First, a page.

Craft distilleries step up to fulfill public demand for sanitizer

A "grain to glass" distillery in southeast Minnesota is just one of the businesses that's recently started manufacturing hand sanitizer.

Harmony Spirits
Larry Tammel, co-owner of Harmony Spirits in Harmony, Minn., looks over the World Health Organization’s recipe for hand sanitizer. The distillery is helping fill a need in the community. (Noah Fish / Agweek)

HARMONY, Minn. — The operation at Harmony Spirits has been altered just a year after it opened for business. Now the main focus of the craft distillery is to produce hand sanitizer to help thwart the spread of COVID-19 in Fillmore County.

The business put out a press release on March 31 about its decision to make hand sanitizer, which will be made from the recipe specified by the World Health Organization. The sanitizer will be available for sale at the distillery to the public starting on April 6. Harmony Spirits plans to sell at local grocery stores, liquor stores and other businesses in the area as well.

Jim Simpson, Andy Craig and Larry Tammel are co-owners of Harmony Spirits. The distillery was established in March 2018 and started distilling a year later.

Simpson said the business has been a great experience so far, but the last few weeks have been difficult, with the coronavirus pandemic upending businesses everywhere.

"Our tasting room has been shut down, and that's a good part of our business," said Simpson. "So we've been sitting in this holding pattern."


Distilleries across the country clambered to be in the position to produce ethanol-based hand sanitizer last week, after the federal Alcohol and Tobacco Tax and Trade Bureau changed its guidelines to allow permitted distillers to make it.

Many people looking to buy hand sanitizer in recent weeks have failed to find any due to the national shortage of sanitation products amid the pandemic.

One of the first people to reach out to Harmony Spirits for hand sanitizer was Don Kullot, emergency management director for Fillmore County, who was looking to find sanitizer for the nursing homes in the county.

"There was a need in the community for it," said Simpson of hand sanitizer.

Jimmy’s Salad Dressing and Dips, a gourmet dressing company based in Stewartville, Minn., is purchasing a few drums of the sanitizer to bottle and give to its employees.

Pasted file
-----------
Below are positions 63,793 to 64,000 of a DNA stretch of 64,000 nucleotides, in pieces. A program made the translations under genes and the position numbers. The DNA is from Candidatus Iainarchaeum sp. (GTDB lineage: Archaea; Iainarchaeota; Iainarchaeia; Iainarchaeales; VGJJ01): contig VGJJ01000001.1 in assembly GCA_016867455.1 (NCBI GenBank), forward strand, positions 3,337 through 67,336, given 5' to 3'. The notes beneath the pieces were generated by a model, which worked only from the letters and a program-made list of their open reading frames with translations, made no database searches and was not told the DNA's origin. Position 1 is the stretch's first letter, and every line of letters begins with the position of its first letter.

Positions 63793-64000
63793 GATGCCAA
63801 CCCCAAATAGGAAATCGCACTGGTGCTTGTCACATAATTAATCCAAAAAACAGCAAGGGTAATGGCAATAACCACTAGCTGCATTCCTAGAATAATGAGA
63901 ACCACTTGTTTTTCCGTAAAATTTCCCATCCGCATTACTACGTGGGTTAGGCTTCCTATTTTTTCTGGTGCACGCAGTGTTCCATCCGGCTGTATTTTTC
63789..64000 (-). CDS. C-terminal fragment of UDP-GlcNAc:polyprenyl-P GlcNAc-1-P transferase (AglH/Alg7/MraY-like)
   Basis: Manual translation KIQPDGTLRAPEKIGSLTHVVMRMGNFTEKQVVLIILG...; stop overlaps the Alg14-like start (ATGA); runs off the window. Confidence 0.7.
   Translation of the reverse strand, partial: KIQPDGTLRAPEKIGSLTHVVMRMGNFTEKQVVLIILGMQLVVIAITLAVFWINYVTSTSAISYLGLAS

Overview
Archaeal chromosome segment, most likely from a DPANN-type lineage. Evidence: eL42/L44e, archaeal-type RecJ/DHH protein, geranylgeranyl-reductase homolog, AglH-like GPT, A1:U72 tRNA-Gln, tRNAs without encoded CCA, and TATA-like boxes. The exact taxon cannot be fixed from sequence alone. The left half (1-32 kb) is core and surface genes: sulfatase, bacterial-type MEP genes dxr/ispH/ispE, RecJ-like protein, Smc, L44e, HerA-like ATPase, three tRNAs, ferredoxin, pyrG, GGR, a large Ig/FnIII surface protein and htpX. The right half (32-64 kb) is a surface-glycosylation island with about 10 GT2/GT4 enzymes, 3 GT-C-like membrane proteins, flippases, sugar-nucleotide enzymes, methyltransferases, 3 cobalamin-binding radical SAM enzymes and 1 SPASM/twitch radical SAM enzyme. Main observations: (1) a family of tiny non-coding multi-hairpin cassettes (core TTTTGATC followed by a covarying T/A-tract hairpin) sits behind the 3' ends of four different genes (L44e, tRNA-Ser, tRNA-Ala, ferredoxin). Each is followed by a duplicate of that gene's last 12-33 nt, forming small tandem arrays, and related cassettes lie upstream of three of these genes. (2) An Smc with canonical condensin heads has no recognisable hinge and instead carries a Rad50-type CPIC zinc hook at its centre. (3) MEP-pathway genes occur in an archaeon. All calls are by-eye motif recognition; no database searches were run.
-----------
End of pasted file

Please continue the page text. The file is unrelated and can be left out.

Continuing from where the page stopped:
Best Buy's corporate campus in the Twin Cities even reached out to Harmony Spirits for "a lot" of sanitizer, said Simpson, but the volume was far too large for them to handle and package.

"A lot of places are ramping up, so I think it'll be a fulfilled need," said Simpson of sanitizer demand. "Local manufacturers of alcohol have been able to step up and make this happen."

Simpson said what they enjoy most about the move to make sanitizer is being there for their community in need.


"It's just nice to be able to do something positive for our community and help people out," said Simpson.

Grain to glass

"All the grain that we use to make our products is raised right here in Fillmore County," said Simpson.

The business has 47 different farmers that it purchases corn and oats from to make vodka, bourbon and whiskey. Co-owner Andy Craig purchases and picks up all the grain Harmony Spirits uses and takes it to his dad's farm nearby, where it's ground.

"Then we cook it, ferment it, distill it, then bottle and label it right here on-site," said Simpson. "All handcrafted in small batches."

Partnering up

Harmony Spirits sourced alcohol from an ethanol plant in Missouri to make the sanitizer, but Simpson said they didn't have the capacity to take an entire truckload and it wasn't possible at the time they were looking to buy anything less than that.

"We are setup to craft spirits for people to enjoy, so our per-gallon cost is astronomical," said Simpson.

As a result, a team of four distilleries went in on a truckload with Harmony Spirits, including another Minnesota company, Rockfilter Distillery in Spring Grove.

Simpson said the hand sanitizer sales will help sustain Harmony Spirits in a time when they needed some sort of break.


"A: It's nice to have something to do, because we were all bored out of our minds," said Simpson. "And it makes the bank a lot happier, that we can continue to pay our mortgage."

It makes Simpson proud to see how Fillmore County and his community is handling the pandemic and for staying strong during a time of unease.

And the community has the back of Harmony Spirits, too.

"It's really good for the community, having Harmony Spirits here," said Harmony resident Jimmy Strozyk, who was at the distillery on March 31 seeing if the staff needed any help. "They've been so good to local businesses — that's how it is here, everybody helps everybody."

For updates on the availability of sanitizer, visit or the Harmony Spirits Facebook page. Inquiries can also be directed to

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